Canada’s new immigration and citizenship law, Bill C-24, has started a conversation among Canadians about whether Canadian citizenship is a right or privilege. While the distinction between these categories may not make much difference in an average citizen’s daily lives, this important subject will likely have long-term effects for our immigration and citizenship policies. This area of policy and law is a sensitive matter especially for those citizens born outside Canada or those who become naturalized citizens.
As a Canadian citizen born outside of Canada, I have always believed the Canadian way was people from diverse backgrounds who meet the immigration requirements are granted the privilege of becoming permanent residents. As Canadians, we have always made a promise to permanent residents that if they follow Canadian laws and fulfill the citizenship requirements set by our elected officials, they have earned the right to become truly a part of Canadian society through Canadian citizenship. The citizenship path is set so immigrants have the opportunity to demonstrate they are ready to act as and be citizens of this great nation.
Multiculturalism in Canada does not solely mean we have people from diverse backgrounds living in this country. Canadian multiculturalism is a successful showcase of tolerance, freedom, and understanding of nationhood from diverse cultural backgrounds, while preserving unity and sharing a single national identity. The success of our multicultural nation has been achieved through avoiding discrimination against people from different backgrounds and allowing them to become part of Canadian life and communities with equal rights regardless of their birthplace.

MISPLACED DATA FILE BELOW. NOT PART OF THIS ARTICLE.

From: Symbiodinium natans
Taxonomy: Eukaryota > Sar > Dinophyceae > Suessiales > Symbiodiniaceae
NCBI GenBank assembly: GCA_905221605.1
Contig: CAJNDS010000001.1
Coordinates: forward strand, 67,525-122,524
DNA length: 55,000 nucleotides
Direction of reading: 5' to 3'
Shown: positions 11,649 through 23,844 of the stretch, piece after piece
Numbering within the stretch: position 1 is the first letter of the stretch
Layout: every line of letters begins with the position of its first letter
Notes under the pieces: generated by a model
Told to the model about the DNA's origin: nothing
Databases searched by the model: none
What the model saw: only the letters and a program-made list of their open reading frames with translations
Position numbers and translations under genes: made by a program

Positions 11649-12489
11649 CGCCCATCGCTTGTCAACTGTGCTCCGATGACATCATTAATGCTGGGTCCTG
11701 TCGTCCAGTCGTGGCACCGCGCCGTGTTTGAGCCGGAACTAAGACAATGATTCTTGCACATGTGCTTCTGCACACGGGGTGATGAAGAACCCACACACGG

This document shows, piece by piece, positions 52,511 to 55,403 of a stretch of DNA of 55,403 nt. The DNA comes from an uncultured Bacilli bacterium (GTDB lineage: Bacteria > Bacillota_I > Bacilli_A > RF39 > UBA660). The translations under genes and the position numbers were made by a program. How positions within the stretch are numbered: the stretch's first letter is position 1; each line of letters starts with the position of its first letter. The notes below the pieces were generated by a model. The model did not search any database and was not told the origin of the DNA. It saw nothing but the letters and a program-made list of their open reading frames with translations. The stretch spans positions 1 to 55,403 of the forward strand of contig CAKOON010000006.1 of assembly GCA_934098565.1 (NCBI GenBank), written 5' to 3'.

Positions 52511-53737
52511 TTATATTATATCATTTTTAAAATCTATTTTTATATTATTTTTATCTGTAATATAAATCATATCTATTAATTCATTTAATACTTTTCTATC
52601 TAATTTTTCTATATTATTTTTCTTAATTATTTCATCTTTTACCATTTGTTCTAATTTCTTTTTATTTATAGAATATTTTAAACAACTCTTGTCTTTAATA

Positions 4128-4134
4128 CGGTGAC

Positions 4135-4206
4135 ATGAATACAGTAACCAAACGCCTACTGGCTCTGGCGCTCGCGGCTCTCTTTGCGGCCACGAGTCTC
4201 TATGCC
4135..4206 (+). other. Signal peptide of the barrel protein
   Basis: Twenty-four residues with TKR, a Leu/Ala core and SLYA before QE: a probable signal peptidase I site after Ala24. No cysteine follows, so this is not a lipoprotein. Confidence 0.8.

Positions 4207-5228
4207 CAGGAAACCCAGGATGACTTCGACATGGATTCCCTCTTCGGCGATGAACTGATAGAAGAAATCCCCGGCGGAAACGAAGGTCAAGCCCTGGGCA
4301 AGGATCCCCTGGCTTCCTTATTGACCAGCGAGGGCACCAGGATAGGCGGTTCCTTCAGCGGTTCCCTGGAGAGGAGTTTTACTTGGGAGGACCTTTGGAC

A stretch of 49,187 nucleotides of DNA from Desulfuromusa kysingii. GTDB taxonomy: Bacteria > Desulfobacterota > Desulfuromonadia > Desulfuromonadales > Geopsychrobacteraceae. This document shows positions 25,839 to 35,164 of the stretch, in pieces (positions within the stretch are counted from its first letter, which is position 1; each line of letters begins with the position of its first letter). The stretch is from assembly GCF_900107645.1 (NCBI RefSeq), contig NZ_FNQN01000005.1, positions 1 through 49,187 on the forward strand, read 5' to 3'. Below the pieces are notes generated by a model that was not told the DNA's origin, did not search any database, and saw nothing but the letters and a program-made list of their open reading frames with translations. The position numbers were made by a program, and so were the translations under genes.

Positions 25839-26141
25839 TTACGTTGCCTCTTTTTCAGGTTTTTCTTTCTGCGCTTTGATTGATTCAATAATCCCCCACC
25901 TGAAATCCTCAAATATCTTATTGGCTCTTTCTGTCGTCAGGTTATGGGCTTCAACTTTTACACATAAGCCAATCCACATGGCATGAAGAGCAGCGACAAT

Our lawmakers and elected officials have the responsibility for setting the fair and just immigration policies based on long term planning and Canada’s socio-economic interests. They set the requirements for those who are applying to move to Canada. They also set the path for residents who want to become Canadians. However, for the sake of Canadian multiculturalism and our national unity, creating different classes of citizens must be avoided. Canadian citizenship is the centerpiece that connects our cultural mosaic together and allows our communities flexibility to learn and grow in the 21st century.
Revisiting our history may remind our lawmakers of the value of Canadian citizenship. During the post-Second World War debates of 1946 on the Canadian Citizenship Act, then Liberal Cabinet Minister, Paul Martin Sr. told Parliament:
Our new Canadians bring to this country much that is rich and good, and in Canada they find a new way of life and new hope for the future. They should all be made to feel that they, like the rest of us, are Canadians, citizens of a great country, guardians of proud traditions and trustees of all that is best in life for generations of Canadians yet to be. For the national unity of Canada and for the future and greatness of this country it is felt to be of utmost importance that all of us, new Canadians or old, have a consciousness of a common purpose and common interests as Canadians; that all of us are able to say with pride and say with meaning: I am a Canadian citizen.
Bill C-24 undermines this sense of common purpose and unnecessarily promotes division amongst and between Canadians, both new and old, instead of providing a path for uniting all of us and our dreams and desires for the success of our nation.
I am always grateful to my parents for moving to this amazing country. I consider myself privileged to be a Canadian. I also rightfully consider myself just as much a Canadian as anyone born here and I would not accept nor want any other titles or names attached to my status as a Canadian. Hopefully our courts will remember the tenets of Canadian citizenship and who we are as a country and take the moderate Canadian way in reminding this particularly insensitive government about the rights enshrined in the Canadian Charter of Rights and Freedoms.